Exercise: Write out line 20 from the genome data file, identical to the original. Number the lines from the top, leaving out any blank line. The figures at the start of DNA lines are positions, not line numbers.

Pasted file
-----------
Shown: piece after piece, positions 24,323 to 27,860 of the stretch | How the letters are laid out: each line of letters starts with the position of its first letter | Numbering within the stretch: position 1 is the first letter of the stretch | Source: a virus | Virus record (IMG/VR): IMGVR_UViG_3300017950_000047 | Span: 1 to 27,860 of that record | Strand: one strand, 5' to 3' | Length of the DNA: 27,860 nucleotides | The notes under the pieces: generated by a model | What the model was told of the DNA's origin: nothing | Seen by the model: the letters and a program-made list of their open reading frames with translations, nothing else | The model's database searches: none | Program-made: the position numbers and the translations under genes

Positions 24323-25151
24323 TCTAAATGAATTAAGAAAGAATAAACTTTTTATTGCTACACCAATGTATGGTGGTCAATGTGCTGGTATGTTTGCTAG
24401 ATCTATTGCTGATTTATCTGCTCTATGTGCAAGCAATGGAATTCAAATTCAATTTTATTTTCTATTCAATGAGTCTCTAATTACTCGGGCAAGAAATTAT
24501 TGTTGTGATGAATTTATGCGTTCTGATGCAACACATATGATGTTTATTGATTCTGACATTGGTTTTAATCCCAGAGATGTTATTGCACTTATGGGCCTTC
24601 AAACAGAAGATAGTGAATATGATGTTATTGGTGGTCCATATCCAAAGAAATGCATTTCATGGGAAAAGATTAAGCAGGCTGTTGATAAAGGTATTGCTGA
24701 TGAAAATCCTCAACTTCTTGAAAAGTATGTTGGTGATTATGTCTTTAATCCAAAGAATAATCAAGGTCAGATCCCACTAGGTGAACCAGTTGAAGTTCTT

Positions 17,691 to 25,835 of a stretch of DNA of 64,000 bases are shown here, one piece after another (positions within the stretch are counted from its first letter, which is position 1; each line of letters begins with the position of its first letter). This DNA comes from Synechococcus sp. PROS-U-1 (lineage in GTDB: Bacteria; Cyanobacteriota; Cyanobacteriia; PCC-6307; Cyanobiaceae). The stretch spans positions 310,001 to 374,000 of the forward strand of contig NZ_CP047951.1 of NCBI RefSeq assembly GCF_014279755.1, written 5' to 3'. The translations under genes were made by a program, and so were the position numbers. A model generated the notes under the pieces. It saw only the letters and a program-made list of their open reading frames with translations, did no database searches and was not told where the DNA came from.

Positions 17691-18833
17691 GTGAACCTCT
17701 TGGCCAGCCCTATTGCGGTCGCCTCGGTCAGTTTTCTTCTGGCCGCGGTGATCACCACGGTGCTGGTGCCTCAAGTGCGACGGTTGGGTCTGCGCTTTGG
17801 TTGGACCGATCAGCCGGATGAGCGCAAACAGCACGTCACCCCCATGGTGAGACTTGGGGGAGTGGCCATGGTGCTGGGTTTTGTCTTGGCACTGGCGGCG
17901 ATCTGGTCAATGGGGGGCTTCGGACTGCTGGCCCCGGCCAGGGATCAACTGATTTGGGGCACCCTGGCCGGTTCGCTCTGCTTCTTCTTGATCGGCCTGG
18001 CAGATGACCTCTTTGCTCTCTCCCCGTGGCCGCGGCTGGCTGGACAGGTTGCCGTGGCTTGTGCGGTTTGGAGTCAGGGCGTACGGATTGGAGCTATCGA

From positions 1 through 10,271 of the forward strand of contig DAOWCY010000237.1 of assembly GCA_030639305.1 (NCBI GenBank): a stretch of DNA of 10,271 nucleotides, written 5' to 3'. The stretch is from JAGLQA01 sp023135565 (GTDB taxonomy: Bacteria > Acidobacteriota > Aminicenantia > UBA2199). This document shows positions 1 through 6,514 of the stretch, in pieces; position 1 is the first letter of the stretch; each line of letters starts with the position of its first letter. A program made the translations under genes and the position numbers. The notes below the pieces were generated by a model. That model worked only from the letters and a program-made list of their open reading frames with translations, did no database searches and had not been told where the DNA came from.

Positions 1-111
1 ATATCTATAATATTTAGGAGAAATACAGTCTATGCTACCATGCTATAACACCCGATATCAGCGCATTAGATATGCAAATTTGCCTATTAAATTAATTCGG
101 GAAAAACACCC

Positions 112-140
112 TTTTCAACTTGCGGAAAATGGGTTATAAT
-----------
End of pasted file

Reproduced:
112 TTTTCAACTTGCGGAAAATGGGTTATAAT